Our leaders in Latin America are watching us in this process. They see our approach to Colombia as a proxy for the overall attitude toward Latin America. If Congress rejects this trade agreement, or if we were to refuse to vote on it, our allies in Latin America might well conclude that the word of the United States is no good. That will not help Latin America, and it surely is not good for our country.

I know some of my colleagues have concerns about this agreement. One of those concerns is the issue of violence by Colombia or within Colombia against labor leaders. Anti-union violence has been a serious problem in Colombia for years.

If the Colombian Government were ignoring this issue, that might be reason to oppose this agreement. But Colombia and President Uribe are not ignoring the issue. To the contrary, Colombia has made massive strides in its fight against anti-union violence. Moreover, I have yet to hear a convincing reason why voting down the Colombian agreement or refusing to vote on it will help to reduce violence against labor leaders.

If we want to help Colombia reduce violence, and if we want to assist in the demobilization process, we should be doing what we can to enhance economic growth and create new opportunities for a legitimate economy. One way we can advance that objective is to vote to implement the Colombian trade agreement.

Now, the one other concern I have heard is the administration should have waited to submit the agreement until it reached a procedural agreement with the congressional leadership. The fact is, we have been waiting for Congress to take up this issue for over 10 months. On May 10 of last year, there was a great, grand deal made about our bipartisan compromise on trade that would pave the way for the continuation of pending trade agreements, including the Colombian agreement, including Peru, which has been passed, and including Panama, which still is on the agenda.

Now, since May 10 of last year, there has been no action on Colombia. This inaction violates the compact between the legislative and executive branches of our Federal Government on trade. The administration negotiated the Colombian trade agreement under the Bipartisan Trade Promotion Authorization of 2002.

Under the trade promotion authority procedures, the administration has an obligation to consult with Congress during the course of the negotiation and to conclude an agreement that meets the negotiation objectives specified in that statute, the Bipartisan Trade Promotion Authority Act of 2002.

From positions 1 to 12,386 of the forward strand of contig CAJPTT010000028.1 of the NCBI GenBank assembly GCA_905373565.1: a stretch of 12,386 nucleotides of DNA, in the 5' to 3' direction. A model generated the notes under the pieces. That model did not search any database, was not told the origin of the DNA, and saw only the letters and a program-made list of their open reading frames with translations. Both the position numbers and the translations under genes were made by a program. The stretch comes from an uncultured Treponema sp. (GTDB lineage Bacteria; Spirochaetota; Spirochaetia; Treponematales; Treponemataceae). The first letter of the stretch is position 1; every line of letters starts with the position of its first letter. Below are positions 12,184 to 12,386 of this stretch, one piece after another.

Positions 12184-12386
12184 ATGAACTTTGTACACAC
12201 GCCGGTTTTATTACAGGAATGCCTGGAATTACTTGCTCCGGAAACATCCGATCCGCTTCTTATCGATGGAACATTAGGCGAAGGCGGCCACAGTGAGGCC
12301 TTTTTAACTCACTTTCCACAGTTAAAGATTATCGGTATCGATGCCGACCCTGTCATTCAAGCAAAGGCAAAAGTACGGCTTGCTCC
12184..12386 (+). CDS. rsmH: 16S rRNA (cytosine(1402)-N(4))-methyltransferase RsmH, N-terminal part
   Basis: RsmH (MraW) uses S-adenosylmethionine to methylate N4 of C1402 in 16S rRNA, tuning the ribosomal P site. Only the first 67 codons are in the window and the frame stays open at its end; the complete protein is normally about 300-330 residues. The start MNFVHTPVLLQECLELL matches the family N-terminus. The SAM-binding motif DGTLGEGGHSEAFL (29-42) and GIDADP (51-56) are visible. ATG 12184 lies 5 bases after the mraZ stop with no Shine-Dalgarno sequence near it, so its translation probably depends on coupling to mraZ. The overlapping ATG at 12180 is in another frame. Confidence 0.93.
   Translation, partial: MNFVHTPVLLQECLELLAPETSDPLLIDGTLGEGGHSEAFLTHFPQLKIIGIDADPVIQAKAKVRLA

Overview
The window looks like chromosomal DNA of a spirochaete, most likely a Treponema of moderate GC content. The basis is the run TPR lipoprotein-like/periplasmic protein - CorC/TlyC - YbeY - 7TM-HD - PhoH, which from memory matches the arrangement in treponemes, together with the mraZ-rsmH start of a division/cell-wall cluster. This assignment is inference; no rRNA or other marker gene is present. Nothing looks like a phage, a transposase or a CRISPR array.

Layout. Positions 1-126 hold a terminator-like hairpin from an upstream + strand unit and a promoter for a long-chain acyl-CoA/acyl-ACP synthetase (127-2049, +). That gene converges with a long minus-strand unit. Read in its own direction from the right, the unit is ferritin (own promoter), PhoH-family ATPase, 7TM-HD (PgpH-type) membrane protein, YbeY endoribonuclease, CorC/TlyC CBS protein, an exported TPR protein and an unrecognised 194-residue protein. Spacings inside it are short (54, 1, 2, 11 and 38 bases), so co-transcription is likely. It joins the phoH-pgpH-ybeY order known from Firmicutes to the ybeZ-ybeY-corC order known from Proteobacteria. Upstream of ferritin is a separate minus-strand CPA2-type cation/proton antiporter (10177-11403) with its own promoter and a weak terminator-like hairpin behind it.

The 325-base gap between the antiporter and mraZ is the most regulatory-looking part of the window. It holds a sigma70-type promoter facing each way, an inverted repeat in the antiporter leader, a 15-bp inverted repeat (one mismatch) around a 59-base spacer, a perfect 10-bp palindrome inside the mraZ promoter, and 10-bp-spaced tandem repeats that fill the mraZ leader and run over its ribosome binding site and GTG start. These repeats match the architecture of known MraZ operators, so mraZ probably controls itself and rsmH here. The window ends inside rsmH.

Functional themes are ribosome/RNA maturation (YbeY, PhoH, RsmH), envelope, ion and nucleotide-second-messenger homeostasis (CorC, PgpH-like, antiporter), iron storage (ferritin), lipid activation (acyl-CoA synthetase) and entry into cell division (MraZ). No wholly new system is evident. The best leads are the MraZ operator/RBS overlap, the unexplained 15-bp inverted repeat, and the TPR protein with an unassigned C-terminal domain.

Now, the administration has done all those things required by that act. The administration even went further by reopening the agreement to implement the enhanced labor and environmental provisions that were demanded by the new Democratic majority after the elections of 2006, which was their right to do.

These agreements then on labor and the environment were part of the May 10 bipartisan trade deal. Colombia has agreed to accept those provisions. But the trade promotion authority places a firm responsibility on Congress as well, the responsibility to process a trade agreement for an up-or-down vote once it has been concluded.

Congress has had over 10 months to engage the administration and commence that process. In that time, we have not even had a hearing on the Colombian trade agreement. So the time for that process ran out.

Now, this is the position the administration is in. In order to preserve sufficient time under the trade promotion authority to assure a final vote this year, the President has now submitted the agreement and implementing legislation to this Congress. But that does not mean Congress must vote tomorrow.

Today's action by the President starts the 90-day legislative clock in the House and Senate under that Bipartisan Trade Promotion Authority Agreement of 2002.

So there remains plenty of time to work together on a bipartisan basis to reach consensus. For example, I am engaging in intense discussion with the chairman of the Finance Committee, Senator Baucus of Montana, on a consensus bill to reauthorize our trade adjustment assistance programs. We will certainly continue that effort. Trade adjustment assistance is the top priority of Senator Baucus on the trade agenda this year. I have agreed to work with him to advance his priority that I also have an interest in advancing. But my priority is implementation of the Colombian trade agreement. I expect to see a vote on that as well. I think Congress can address both priorities. I think Congress can meet both responsibilities. I think Congress can accomplish them in a bipartisan way.

It is time to stop playing politics with our Nation's vital economic and foreign policy interests. It is time to level the playing field between the United States and Colombia on free trade. That level playing field is going to benefit the United States. It is not going to benefit Colombia much more, although it will benefit them some. American workers deserve a fair opportunity to sell our products and services abroad. Colombia deserves recognition for the tremendous progress it has made over the past few years. It is time for Congress to demonstrate leadership and to meet our responsibility in the economic and foreign policy areas.

The United States-Colombia trade promotion agreement deserves an up-or-down vote this year. This debate will continue. I hope that before the end it becomes more of a dialog than a debate because I think dialog is what foreign trade is all about.

This issue is too important. The stakes are too high. We must find a way forward, and we need to find it together. I think we will.

I yield the floor and suggest the absence of a quorum.